More than a sport

More than a sport

Courier Sports Writer

The last time Cannon County High School boys' basketball team played in the state tournament was 1985. It was the first time the Lions advanced to it since 1932, and recent Hall of Famer inductee Russell Davenport was one of the major parts of the legendary team's success 30 years ago.
The biggest memory Davenport has from the magical season was not the success on the court, but the overwhelming support from the community and the life lasing bonds with his teammates.

"Playing the sub state at home was something new for the boys," Davenport said a few weeks ago. "I remember coming to CCHS at 4:30 p.m. that afternoon, and I saw about 300 people having a pep rally in front of the gym, and I thought that was pretty neat. The gym was packed. At state, it seemed like everybody from Cannon County was there."
The Lions lost in the state quarterfinals to Knoxville Austin-East 98-61, but the memorial season was something the entire team has looked back on three decades later.

Davenport, who was mostly known for the thunderous dunks, during his high school career was inducted into the Hall of Fame on May 21. It was a special honor for him, and it was even more special when his 11-year old son Gus helped put him in there.
"I felt honored and humbled about it," Davenport said. "It is a special thing, and I could not have done it without the help of my teammates and good coaching. It was a special moment for me."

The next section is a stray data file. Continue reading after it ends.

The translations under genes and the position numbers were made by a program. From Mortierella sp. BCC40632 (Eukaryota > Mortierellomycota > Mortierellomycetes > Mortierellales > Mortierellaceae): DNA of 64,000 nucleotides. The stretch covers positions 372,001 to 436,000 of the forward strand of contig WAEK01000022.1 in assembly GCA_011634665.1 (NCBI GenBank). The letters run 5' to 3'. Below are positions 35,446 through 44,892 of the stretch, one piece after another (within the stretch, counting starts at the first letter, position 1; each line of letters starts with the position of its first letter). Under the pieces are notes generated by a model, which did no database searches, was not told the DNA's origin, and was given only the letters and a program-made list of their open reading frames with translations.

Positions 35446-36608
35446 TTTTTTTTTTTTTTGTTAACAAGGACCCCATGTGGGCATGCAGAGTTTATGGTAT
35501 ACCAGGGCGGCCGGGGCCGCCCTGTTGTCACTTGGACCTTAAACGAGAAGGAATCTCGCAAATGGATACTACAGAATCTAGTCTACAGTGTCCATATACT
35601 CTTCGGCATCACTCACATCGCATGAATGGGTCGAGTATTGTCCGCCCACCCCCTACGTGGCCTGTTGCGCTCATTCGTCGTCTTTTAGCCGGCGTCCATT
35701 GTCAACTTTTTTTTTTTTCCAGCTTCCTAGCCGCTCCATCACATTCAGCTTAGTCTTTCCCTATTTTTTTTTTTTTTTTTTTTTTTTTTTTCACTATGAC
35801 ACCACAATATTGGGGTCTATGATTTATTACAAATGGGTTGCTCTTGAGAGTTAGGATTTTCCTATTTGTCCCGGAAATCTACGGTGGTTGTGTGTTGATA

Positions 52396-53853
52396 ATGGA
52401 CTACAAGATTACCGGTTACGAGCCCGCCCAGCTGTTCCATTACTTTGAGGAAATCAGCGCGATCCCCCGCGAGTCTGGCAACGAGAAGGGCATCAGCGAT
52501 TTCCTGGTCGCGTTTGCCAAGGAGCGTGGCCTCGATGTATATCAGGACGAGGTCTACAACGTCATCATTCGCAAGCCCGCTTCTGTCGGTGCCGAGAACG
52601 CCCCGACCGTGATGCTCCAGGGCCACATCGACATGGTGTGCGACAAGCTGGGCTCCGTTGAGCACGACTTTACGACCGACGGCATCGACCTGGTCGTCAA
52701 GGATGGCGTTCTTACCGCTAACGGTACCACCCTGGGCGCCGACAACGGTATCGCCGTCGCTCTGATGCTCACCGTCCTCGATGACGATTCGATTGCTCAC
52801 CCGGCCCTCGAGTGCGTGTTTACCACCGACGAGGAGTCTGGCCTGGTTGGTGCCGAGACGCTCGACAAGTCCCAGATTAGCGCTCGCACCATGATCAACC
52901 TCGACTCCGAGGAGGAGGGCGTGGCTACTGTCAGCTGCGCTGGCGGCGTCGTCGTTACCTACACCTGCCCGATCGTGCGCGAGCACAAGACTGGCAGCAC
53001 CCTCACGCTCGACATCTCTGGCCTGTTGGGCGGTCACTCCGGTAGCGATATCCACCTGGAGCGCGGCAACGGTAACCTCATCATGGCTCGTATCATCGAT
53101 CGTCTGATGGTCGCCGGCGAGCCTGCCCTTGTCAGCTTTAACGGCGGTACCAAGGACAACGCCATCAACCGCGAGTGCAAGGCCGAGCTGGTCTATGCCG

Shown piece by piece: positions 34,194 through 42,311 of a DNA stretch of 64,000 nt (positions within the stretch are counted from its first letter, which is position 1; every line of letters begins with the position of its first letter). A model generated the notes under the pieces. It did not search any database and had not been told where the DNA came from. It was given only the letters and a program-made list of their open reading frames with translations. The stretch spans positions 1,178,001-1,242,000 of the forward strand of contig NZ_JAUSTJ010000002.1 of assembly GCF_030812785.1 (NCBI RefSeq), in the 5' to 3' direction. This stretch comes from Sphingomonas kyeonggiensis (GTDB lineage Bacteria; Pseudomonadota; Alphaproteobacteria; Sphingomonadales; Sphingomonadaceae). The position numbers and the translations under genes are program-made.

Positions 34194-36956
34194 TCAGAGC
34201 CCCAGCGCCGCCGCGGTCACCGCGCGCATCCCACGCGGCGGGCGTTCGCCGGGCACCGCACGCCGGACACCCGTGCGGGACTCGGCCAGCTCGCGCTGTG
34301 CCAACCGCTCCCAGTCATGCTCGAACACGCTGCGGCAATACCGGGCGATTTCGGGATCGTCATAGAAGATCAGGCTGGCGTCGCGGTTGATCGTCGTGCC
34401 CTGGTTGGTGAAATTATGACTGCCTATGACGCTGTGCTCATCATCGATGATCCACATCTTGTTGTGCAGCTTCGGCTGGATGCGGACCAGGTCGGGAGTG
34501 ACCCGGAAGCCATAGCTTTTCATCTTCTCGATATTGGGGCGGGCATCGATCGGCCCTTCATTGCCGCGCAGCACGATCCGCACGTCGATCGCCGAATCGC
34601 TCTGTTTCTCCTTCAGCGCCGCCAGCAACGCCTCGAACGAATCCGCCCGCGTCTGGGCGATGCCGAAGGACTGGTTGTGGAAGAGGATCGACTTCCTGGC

Family is very important to Davenport, and it is part of the reason why he enjoyed so much success on the basketball court during his time at CCHS.
"When I was little, I went to watch my sister play at the old gym, and there was pictures of famous players on the wall," Davenport said. "I wanted to do well, so my picture would be on the wall. I had the goal of doing good things to get to that point. It is a special thing."
One of the bonds he continues to share today from that team is with Alan Bush, who were the two leaders of the 1984-85 team. Speaking of the leadership, Davenport has put it into practice in two very important aspects of his life today coaching middle school basketball and running his own company.
For the past few years, Davenport has been an assistant coach for the Westside Elementary team, which includes Gus on the team. This past season, Westside had a perfect 25-0 record, including a state title. Russell has really enjoyed the experience of giving back to the game, and most importantly coaching his son at the same time.

"I enjoy being able to sit back and watch my boys play," Davenport said.
The family added Gus has the same goals for himself, including going to the state tournament like his dad and breaking his dad's scoring records at CCHS. He has already done pretty well for himself winning four Junior Pro titles and now a middle school title.

Not only does Davenport and his wife Shannon enjoy watching their kids, Gus and Bode play sports, they also take a thrill in giving back to the youth baseball athletes here in town. For the past 26 years, Russell has run his own construction company, DavCo Construction, and during the youth baseball season, the family gives out a reward to those young homerun hitters.

During the season, any kid who crushes the ball over the fence during the kid pitch leagues at the Cannon County Dixie Youth Association games will get a 50 dollar cash price and their name will be posted on the board at the ballpark. It is one of the ways they give back to the community who has given so much to them.

For Davenport, the success was not about the records, but about the bonds he made with his teammates, which continues today as the team celebrated the 30-year anniversary in January. He also had a lot of coaches and supporters, who helped the team achieve history back then. However, most importantly today Davenport gives back to the community, while passing on valuable lessons to his sons.